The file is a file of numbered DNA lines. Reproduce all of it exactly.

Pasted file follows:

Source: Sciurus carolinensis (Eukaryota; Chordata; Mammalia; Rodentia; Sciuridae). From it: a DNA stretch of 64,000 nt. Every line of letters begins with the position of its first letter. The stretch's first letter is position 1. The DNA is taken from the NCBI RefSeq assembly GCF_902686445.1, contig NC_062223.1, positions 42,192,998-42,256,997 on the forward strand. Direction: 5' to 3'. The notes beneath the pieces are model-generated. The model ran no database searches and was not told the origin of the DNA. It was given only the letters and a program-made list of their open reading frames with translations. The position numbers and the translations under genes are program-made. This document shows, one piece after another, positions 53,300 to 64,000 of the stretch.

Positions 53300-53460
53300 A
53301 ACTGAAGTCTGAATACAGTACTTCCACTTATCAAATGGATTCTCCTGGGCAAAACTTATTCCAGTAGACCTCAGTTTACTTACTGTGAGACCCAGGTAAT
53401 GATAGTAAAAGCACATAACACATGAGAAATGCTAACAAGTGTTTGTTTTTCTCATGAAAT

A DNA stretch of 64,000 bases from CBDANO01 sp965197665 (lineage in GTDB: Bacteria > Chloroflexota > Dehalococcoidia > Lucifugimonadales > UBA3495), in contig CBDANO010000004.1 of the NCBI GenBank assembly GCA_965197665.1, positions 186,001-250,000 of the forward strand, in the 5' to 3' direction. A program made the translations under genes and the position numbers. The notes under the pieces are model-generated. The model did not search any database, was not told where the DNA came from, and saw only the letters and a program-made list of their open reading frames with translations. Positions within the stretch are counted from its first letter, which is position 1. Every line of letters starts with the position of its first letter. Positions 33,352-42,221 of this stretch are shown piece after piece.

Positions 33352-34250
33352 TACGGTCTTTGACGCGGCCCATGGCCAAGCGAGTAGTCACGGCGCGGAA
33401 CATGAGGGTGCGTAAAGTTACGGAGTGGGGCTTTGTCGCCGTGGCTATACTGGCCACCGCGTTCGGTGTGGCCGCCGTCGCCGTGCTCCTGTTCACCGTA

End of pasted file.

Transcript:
Source: Sciurus carolinensis (Eukaryota; Chordata; Mammalia; Rodentia; Sciuridae). From it: a DNA stretch of 64,000 nt. Every line of letters begins with the position of its first letter. The stretch's first letter is position 1. The DNA is taken from the NCBI RefSeq assembly GCF_902686445.1, contig NC_062223.1, positions 42,192,998-42,256,997 on the forward strand. Direction: 5' to 3'. The notes beneath the pieces are model-generated. The model ran no database searches and was not told the origin of the DNA. It was given only the letters and a program-made list of their open reading frames with translations. The position numbers and the translations under genes are program-made. This document shows, one piece after another, positions 53,300 to 64,000 of the stretch.

Positions 53300-53460
53300 A
53301 ACTGAAGTCTGAATACAGTACTTCCACTTATCAAATGGATTCTCCTGGGCAAAACTTATTCCAGTAGACCTCAGTTTACTTACTGTGAGACCCAGGTAAT
53401 GATAGTAAAAGCACATAACACATGAGAAATGCTAACAAGTGTTTGTTTTTCTCATGAAAT

A DNA stretch of 64,000 bases from CBDANO01 sp965197665 (lineage in GTDB: Bacteria > Chloroflexota > Dehalococcoidia > Lucifugimonadales > UBA3495), in contig CBDANO010000004.1 of the NCBI GenBank assembly GCA_965197665.1, positions 186,001-250,000 of the forward strand, in the 5' to 3' direction. A program made the translations under genes and the position numbers. The notes under the pieces are model-generated. The model did not search any database, was not told where the DNA came from, and saw only the letters and a program-made list of their open reading frames with translations. Positions within the stretch are counted from its first letter, which is position 1. Every line of letters starts with the position of its first letter. Positions 33,352-42,221 of this stretch are shown piece after piece.

Positions 33352-34250
33352 TACGGTCTTTGACGCGGCCCATGGCCAAGCGAGTAGTCACGGCGCGGAA
33401 CATGAGGGTGCGTAAAGTTACGGAGTGGGGCTTTGTCGCCGTGGCTATACTGGCCACCGCGTTCGGTGTGGCCGCCGTCGCCGTGCTCCTGTTCACCGTA